On the Corner
By Robert Docter –
Life is a lot like an automobile.
The auto has great potential–its engine quietly poised in readiness under the hood. Sometimes this great power base looks neat, clean and orderly, but more often, grease and dirt disguise its shape, and occasional oil drips meander through tangled bits of hose and wires.
It’s definitely complicated, and it usually needs a steam cleaning.
When it starts–oh, when it starts–and tuned for maximum power, it revs and roars and rumbles with a magnificent tone that sends an optimistic message to whomever grips its energy.
But when that engine is out of time there is no roar or rumble, only what seems a desperate struggle of mismatched parts to function in any kind of coordinated manner. Black smoke erupts. The roar becomes a clank. It bucks and shakes and says “I’m not going anywhere.” Something is not firing right. It’s out of time.
On cars I used to drive and even now, the mechanic shuts it down and, with his chalk, highlights a line on the harmonic balancer–that flywheel spinning on the front of the engine. With his strobe light poised and flashing its rhythm with energy from the #1 spark plug, he can tell exactly how far off the timing is. The object, of course, is for the gasses in the cylinder to fire exactly when the piston is top dead center. The gasses have fully compressed, and the explosion drves the piston down at precisely the correct moment to keep it in harmony with the other four or six or eight trying to do the same thing.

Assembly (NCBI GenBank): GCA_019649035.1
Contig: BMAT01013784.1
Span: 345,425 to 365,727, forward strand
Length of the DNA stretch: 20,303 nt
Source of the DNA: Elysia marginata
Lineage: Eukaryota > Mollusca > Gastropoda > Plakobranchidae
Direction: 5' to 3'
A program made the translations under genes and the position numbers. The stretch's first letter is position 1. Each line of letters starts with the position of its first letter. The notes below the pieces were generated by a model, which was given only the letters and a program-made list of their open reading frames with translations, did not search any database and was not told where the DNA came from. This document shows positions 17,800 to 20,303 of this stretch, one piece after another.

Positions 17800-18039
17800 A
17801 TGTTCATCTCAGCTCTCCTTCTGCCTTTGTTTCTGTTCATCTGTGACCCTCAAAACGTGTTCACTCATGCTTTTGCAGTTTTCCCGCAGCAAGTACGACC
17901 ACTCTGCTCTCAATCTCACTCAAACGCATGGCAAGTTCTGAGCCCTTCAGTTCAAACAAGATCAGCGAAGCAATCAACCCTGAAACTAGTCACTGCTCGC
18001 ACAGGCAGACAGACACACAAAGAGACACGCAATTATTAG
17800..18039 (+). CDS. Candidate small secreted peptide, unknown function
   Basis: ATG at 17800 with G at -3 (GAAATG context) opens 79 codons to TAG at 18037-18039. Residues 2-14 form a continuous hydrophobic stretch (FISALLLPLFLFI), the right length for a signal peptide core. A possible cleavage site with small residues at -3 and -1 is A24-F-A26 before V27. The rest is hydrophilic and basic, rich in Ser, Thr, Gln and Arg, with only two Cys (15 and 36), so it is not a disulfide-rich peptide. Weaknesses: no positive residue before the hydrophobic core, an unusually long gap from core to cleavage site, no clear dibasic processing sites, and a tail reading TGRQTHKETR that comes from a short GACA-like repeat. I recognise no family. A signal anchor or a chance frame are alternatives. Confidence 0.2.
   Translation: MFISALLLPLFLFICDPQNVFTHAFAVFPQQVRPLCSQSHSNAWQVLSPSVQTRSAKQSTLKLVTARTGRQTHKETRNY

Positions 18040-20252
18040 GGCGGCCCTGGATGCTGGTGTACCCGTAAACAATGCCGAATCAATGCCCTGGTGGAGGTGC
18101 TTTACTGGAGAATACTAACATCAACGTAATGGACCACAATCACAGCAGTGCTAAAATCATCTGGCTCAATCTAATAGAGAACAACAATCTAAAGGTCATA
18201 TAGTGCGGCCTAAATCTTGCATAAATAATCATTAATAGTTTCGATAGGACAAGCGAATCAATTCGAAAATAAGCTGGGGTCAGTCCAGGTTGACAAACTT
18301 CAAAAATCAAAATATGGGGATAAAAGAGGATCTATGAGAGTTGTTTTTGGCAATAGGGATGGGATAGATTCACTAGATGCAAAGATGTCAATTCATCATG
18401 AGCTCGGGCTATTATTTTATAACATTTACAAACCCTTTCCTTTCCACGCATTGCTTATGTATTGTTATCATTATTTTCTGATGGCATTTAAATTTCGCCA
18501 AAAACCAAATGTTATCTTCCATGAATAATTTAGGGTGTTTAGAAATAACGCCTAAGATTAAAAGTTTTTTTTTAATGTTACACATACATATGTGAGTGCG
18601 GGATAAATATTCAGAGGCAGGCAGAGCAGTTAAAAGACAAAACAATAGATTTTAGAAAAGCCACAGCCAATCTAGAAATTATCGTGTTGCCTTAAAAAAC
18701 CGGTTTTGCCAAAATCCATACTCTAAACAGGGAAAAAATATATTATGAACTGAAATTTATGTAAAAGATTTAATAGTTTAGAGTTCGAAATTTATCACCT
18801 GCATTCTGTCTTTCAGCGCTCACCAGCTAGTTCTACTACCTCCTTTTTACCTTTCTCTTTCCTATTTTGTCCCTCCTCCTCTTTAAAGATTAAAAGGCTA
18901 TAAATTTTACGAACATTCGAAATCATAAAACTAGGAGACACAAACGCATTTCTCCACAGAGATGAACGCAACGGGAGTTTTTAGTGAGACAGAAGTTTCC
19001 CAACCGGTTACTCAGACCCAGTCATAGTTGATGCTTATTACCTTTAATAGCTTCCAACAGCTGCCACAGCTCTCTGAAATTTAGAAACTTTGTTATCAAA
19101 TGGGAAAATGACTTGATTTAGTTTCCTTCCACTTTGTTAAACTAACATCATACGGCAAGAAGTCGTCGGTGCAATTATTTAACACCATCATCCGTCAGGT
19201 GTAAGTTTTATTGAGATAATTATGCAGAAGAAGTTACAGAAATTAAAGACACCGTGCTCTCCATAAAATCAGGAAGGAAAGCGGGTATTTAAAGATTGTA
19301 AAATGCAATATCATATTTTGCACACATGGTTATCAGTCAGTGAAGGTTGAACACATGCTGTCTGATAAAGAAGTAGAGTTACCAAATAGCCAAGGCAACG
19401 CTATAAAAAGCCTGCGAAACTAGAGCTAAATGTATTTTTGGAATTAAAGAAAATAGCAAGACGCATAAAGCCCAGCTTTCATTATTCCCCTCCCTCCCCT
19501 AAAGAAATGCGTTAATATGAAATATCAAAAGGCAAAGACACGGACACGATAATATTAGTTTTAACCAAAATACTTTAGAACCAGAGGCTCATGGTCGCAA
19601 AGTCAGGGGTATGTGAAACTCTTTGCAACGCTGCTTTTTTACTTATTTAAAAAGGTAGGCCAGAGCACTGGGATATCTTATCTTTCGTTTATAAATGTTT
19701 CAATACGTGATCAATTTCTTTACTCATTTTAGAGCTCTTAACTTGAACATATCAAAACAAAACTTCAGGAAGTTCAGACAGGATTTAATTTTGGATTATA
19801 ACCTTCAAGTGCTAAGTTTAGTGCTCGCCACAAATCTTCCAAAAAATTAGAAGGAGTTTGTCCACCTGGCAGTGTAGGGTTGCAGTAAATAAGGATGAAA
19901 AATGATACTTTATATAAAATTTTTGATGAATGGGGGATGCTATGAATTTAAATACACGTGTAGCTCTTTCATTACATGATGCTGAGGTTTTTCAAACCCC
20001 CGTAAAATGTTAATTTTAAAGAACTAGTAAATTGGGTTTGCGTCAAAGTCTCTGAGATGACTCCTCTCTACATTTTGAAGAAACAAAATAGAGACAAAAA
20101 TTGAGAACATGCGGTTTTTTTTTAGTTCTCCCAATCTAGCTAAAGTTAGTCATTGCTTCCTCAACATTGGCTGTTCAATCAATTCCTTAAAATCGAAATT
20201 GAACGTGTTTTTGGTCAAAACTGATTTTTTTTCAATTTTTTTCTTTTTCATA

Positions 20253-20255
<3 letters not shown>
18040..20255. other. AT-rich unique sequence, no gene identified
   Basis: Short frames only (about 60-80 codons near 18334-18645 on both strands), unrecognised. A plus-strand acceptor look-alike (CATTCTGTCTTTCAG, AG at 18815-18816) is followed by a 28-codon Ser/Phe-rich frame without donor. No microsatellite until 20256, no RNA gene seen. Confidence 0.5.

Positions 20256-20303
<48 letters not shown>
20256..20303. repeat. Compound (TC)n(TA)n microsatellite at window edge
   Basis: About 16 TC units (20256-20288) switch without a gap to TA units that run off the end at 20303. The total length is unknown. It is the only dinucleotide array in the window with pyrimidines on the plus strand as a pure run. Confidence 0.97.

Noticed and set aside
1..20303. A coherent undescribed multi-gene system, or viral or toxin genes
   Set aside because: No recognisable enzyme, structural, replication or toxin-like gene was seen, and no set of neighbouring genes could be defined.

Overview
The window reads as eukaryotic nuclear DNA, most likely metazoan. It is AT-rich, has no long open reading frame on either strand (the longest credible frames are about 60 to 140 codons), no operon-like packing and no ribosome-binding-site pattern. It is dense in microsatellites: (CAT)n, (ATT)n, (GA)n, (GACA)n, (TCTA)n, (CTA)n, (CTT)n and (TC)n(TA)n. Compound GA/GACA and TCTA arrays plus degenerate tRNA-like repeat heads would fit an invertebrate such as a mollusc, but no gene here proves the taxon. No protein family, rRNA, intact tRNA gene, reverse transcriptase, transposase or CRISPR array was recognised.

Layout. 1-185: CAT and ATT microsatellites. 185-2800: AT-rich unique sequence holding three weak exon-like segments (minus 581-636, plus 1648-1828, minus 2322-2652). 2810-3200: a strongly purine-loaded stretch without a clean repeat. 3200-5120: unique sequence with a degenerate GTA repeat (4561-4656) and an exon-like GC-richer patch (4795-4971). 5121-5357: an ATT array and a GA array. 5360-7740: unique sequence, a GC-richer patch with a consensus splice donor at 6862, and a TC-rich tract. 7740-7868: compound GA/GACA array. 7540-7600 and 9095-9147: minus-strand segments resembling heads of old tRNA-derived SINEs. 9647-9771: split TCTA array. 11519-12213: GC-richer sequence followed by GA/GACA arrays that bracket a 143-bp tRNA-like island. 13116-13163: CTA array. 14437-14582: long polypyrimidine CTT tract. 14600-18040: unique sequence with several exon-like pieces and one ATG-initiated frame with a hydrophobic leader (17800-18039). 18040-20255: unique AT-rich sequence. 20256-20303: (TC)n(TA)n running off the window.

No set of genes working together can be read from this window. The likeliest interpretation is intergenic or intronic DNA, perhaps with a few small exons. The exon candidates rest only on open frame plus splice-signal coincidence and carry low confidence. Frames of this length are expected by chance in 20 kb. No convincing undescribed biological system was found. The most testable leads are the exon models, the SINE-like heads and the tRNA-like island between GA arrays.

You see, the piston doesn’t have a choice in the process; it has to move in conjunction with the others. They are all on the same crank shaft. The timing is adjusted with a slight turn of the distributor, a re-check with the strobe, and then setting the distributor in place.
Now, of course, the engine might be purring like a kitten, but the car isn’t going anywhere unless someone puts it in gear. This is handled by the transmission. It harnesses the energy of the motor to the wheels in such a way that the car can be started and slowed and stopped. It’s a power regulator.
Have you noticed that some struggle to move forward in life, but for some reason or other they’re out of time. The timing is off for them. They seem to be going up when they should be going down. They fight the energy that could drive them. They continually fire at a time different from top dead center. They are unsynchronized with their world. Sometimes the timing is so far off they simply get stuck somewhere. They can’t move. They’re clanking and struggling and bucking away, but the only product is a lot of loud backfires–explosive pops accomplishing nothing. Don’t you get the feeling that people like that need to have their #1 cylinder hooked up to a strobe light?
Hey, look in the mirror! Everybody needs a tuneup once in a while. It’s not a big deal. It doesn’t cost an arm and a leg, and if you go to someone who can genuinely help, problems can be remedied.
We don’t have to stay stuck in life. Nobody goes anywhere until they get themselves in gear–until they maximize the transfer of power from the engine to the wheels. This requires putting the transmission in drive. Then, of course, we take control of the vehicle–of our lives–and decide where we’re going to go, how fast we’re going to get there, how sensibly we’re going to drive, and how much attention we will pay to the rules of the road.
What freedom is ours when our lives are in tune–sailing along life’s super highway. We can all think of a multitude of lessons. What are yours? I need to remember to stay on the correct side of the road–watch out for hazards–be mindful of others–follow the rules–and keep re-reading every word in bold print above. Then, I’ll get where I’m going.
Those who have ears to hear. Let them hear.